"You realized that war wasn't all it was cracked up to be, huh?" Selina asked.
"Yeah, and I wanted to go home before I was killed. I wrote my father, who was with the war department, to get me an honorable discharge, but he told me that Warren men didn't quit wars and that he certainly wouldn't see any son of his disgrace the family in that fashion. So I resigned myself to it."
"Family pride," Selina said, sighing. "It figures, doesn't it?"
"He was also a proponent of Manifest Destiny," Mitch said. "And of course that's what the Mexican American war was about; expanding the country by taking land from Mexico. Eventually, we began to win fights and just as I was warming to fighting, that was when the typhoid epidemic hit. I got it of course and was taken off the field and sent straight to the hospital. Soldiers were usually just seen as numbers in places like that, but the head doctor and I became fast friends. When I was lucid, he would talk to me, encourage me and give me news."
"He sounds nice," Selina commented. "What was his name?"
Mitch paused a moment, then said quietly "Dr. Roger Stensrund."
Selina's eyes widened. "My God, that damned son-of-a-bitch turned you too!" she yelled.
Mitch frowned "Selina Amelia Elizabeth, watch your language. I won't have you talking about him that way. He was a good man."
Selina scoffed. "No he wasn't. That bastard ruined my life and I reserve the right to call him whatever the hell I want!"
Mitch sat down next to her and put a hand on her arm. "Honey please," he said quietly. "He saved my life."
Selina sighed. "All right, I'll keep my opinions to myself."
"Thank you." He stood up. "And Dr. Stensrund didn't turn me. It was his nurse, Lucy."
Meanwhile, back at the boarding house, Damon had just found the note. "Mitch took Selina last night," he told Stefan, setting the note down in front of him.
"He did?" Stefan asked. "I didn't see her this morning, but I just assumed she'd gotten up before you and gone off somewhere."
Damon shook his head. "Selina never gets up before I do."
Stefan was reading the note.
"Damon and Stefan, I realize that this probably isn't the best plan in the world, but I've taken Selina to the old house. She and I have several things to discuss and I feel that it would best be done without interruption or interference from anyone, even the two of you. However, it might be good if you came by sometime in the early afternoon tomorrow. It might help her deal with what she's going to hear more easily having the two of you there with her.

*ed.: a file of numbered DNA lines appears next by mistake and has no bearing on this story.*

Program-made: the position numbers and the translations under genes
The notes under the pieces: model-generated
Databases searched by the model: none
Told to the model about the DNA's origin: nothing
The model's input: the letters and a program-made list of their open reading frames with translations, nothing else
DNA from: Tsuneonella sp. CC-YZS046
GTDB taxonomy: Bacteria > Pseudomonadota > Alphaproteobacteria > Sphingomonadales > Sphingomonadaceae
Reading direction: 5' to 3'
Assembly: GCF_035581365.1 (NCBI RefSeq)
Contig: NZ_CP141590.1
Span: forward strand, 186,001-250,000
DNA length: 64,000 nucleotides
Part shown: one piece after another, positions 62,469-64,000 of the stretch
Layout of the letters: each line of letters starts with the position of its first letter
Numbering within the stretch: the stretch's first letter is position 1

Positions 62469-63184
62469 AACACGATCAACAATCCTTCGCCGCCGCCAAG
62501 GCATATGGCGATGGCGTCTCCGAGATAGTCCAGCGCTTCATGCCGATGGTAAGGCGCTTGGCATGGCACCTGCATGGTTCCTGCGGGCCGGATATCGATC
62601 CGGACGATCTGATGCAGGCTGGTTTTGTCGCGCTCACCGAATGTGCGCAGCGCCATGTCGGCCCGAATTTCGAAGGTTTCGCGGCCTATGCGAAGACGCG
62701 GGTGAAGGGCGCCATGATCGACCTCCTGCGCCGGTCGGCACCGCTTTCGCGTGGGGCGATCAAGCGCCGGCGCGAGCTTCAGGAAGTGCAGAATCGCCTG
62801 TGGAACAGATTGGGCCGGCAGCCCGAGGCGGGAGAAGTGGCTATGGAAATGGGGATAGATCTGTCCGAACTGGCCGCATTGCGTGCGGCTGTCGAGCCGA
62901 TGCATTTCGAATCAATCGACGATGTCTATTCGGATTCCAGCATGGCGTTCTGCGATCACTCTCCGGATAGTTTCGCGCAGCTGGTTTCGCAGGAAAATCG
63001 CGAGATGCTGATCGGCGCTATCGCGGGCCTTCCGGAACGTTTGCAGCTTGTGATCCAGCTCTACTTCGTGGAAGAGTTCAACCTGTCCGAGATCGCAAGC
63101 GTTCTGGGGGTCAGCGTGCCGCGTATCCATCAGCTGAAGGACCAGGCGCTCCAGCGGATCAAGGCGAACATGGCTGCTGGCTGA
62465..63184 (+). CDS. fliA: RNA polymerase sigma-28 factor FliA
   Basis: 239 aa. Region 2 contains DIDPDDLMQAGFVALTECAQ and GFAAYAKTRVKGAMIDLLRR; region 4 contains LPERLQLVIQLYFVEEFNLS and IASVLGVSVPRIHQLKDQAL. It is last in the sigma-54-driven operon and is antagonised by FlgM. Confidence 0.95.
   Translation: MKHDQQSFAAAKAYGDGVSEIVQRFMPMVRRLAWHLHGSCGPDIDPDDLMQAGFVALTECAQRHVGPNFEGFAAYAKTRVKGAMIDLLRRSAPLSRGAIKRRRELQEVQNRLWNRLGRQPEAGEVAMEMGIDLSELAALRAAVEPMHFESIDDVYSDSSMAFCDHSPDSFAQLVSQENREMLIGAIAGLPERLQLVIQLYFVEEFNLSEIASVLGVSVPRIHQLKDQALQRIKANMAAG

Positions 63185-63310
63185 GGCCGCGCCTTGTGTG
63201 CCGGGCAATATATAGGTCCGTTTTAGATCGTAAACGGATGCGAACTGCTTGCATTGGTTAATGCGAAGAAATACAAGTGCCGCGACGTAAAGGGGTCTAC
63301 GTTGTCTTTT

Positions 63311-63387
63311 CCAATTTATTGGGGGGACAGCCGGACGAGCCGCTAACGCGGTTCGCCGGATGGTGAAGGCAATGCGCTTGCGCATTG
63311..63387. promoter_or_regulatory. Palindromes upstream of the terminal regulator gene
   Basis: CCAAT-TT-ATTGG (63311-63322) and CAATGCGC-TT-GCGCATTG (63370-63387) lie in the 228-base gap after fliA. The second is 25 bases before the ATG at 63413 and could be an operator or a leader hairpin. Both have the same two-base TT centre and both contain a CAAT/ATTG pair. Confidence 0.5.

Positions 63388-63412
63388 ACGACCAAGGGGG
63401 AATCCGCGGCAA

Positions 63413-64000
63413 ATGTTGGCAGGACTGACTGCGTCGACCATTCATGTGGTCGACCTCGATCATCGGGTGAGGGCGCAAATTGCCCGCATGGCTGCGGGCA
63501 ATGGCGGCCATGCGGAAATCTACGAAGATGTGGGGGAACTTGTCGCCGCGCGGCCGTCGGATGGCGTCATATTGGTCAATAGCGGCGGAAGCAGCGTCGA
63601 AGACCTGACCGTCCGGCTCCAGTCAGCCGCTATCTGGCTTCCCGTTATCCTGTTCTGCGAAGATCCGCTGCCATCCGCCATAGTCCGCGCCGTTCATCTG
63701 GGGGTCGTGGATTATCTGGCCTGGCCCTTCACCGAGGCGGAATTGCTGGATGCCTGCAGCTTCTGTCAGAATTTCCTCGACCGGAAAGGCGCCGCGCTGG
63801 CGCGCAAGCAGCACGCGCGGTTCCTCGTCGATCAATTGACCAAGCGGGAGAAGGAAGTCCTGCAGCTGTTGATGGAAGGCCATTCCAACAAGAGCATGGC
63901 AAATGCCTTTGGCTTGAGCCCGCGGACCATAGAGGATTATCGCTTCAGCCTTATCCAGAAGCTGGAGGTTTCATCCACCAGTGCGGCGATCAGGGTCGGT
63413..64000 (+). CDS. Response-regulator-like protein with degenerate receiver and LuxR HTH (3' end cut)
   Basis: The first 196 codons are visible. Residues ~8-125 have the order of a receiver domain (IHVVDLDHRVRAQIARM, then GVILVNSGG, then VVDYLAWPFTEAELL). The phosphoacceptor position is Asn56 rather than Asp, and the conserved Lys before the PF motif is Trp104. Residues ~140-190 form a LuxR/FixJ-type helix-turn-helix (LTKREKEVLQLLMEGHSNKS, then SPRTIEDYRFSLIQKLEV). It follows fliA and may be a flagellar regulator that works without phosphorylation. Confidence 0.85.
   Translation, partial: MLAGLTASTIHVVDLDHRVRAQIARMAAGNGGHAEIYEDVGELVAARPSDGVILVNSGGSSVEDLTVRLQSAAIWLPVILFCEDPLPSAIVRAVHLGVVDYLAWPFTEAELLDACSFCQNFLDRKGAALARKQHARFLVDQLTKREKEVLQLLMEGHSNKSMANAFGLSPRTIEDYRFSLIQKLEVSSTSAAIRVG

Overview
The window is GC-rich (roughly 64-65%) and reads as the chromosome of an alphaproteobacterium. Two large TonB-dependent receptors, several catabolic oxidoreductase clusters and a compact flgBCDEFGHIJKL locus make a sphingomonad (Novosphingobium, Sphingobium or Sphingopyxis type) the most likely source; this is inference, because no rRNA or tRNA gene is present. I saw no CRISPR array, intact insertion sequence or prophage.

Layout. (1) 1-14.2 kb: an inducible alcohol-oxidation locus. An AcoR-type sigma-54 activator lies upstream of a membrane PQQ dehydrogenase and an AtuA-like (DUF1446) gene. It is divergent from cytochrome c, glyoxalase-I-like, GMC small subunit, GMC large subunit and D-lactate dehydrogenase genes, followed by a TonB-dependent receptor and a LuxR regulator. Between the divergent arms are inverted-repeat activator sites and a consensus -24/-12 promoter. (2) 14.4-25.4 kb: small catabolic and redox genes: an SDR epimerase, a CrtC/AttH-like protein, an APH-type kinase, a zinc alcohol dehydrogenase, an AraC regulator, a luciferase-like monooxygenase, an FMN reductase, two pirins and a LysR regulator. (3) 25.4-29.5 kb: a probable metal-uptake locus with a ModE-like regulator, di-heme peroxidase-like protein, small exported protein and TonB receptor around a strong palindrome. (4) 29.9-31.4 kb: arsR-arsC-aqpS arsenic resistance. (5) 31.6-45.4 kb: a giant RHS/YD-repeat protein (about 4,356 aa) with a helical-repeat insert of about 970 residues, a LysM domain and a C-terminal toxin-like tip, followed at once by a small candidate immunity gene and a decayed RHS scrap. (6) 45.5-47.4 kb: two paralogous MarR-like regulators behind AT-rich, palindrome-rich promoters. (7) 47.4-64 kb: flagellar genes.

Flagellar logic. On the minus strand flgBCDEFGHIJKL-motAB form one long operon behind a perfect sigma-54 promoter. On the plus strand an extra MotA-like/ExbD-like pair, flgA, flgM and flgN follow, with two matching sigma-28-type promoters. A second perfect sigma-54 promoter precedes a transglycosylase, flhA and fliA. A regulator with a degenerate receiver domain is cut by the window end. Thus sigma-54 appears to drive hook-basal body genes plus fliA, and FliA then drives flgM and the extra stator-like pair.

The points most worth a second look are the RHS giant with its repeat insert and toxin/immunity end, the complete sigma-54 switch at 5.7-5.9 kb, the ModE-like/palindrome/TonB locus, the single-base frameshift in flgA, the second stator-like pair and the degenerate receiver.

"He's using his real name again," Stefan observed. "That's interesting." He looked at the note again. "I don't get this at all. First he says that he doesn't want to have anyone with her when they talk, and then he says he wants us there later today. Which one is it?"
"He probably didn't want us there in the beginning because they're having one of those tender father daughter reunions and having anyone else there would spoil the moment. But after he tells her everything, she's going to feel hurt and shocked, and a little moral support wouldn't be such a bad idea," Damon said.
"I would hardly call a middle-of-the-night abduction a tender father-daughter reunion," Stefan remarked dryly. "So, where's the old house, and are we going to go?"
"Of course we're going to go!" Damon said. "And the old house is that abandoned one that's down the street from the Lockwood mansion, remember?"
"Oh, yeah," Stefan said. He folded up the note and put it in his pocket. "It's eleven o'clock now. When do you want to go?"
Damon thought a moment. "Let's leave at one. Call Elena and see if she wants to come too. She's already so involved that she'd probably be mad at you if she found out she missed such a big part of the story."
Selina looked at Mitch in surprise. "His nurse turned you?"
Mitch nodded. "Yeah. When Dr. Stensrund told me that there was nothing else they could do for me except make me comfortable while I waited for Death. He also wanted to know if there was anyone he could contact and let them know that I was dying. I told him about you, and your mother. Then later that day he left and went to let your mother know personally. It really meant a lot to me that he cared that much."